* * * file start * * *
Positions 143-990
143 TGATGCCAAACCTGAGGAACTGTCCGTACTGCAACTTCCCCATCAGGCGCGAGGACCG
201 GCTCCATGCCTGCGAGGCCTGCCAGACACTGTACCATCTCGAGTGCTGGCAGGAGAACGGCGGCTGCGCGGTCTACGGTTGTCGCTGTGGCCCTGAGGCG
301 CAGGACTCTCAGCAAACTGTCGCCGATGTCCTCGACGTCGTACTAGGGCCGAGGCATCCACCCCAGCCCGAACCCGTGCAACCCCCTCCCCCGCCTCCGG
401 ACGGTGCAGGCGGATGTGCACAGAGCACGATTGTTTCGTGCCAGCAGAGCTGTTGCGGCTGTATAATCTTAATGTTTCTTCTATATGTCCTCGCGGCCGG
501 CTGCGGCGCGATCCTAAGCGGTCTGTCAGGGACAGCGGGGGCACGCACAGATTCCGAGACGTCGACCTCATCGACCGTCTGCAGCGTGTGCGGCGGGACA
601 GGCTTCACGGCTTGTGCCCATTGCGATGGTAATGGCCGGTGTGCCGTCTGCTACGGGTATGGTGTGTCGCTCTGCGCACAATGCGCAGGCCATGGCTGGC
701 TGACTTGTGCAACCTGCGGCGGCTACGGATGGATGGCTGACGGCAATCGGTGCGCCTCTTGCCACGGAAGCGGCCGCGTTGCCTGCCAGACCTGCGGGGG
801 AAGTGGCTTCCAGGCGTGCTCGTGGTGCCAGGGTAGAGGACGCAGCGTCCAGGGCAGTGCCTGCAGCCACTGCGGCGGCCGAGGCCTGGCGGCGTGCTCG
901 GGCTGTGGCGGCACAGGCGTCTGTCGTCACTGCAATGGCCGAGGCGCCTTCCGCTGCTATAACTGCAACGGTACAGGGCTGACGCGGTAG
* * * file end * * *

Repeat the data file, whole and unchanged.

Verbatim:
Positions 143-990
143 TGATGCCAAACCTGAGGAACTGTCCGTACTGCAACTTCCCCATCAGGCGCGAGGACCG
201 GCTCCATGCCTGCGAGGCCTGCCAGACACTGTACCATCTCGAGTGCTGGCAGGAGAACGGCGGCTGCGCGGTCTACGGTTGTCGCTGTGGCCCTGAGGCG
301 CAGGACTCTCAGCAAACTGTCGCCGATGTCCTCGACGTCGTACTAGGGCCGAGGCATCCACCCCAGCCCGAACCCGTGCAACCCCCTCCCCCGCCTCCGG
401 ACGGTGCAGGCGGATGTGCACAGAGCACGATTGTTTCGTGCCAGCAGAGCTGTTGCGGCTGTATAATCTTAATGTTTCTTCTATATGTCCTCGCGGCCGG
501 CTGCGGCGCGATCCTAAGCGGTCTGTCAGGGACAGCGGGGGCACGCACAGATTCCGAGACGTCGACCTCATCGACCGTCTGCAGCGTGTGCGGCGGGACA
601 GGCTTCACGGCTTGTGCCCATTGCGATGGTAATGGCCGGTGTGCCGTCTGCTACGGGTATGGTGTGTCGCTCTGCGCACAATGCGCAGGCCATGGCTGGC
701 TGACTTGTGCAACCTGCGGCGGCTACGGATGGATGGCTGACGGCAATCGGTGCGCCTCTTGCCACGGAAGCGGCCGCGTTGCCTGCCAGACCTGCGGGGG
801 AAGTGGCTTCCAGGCGTGCTCGTGGTGCCAGGGTAGAGGACGCAGCGTCCAGGGCAGTGCCTGCAGCCACTGCGGCGGCCGAGGCCTGGCGGCGTGCTCG
901 GGCTGTGGCGGCACAGGCGTCTGTCGTCACTGCAATGGCCGAGGCGCCTTCCGCTGCTATAACTGCAACGGTACAGGGCTGACGCGGTAG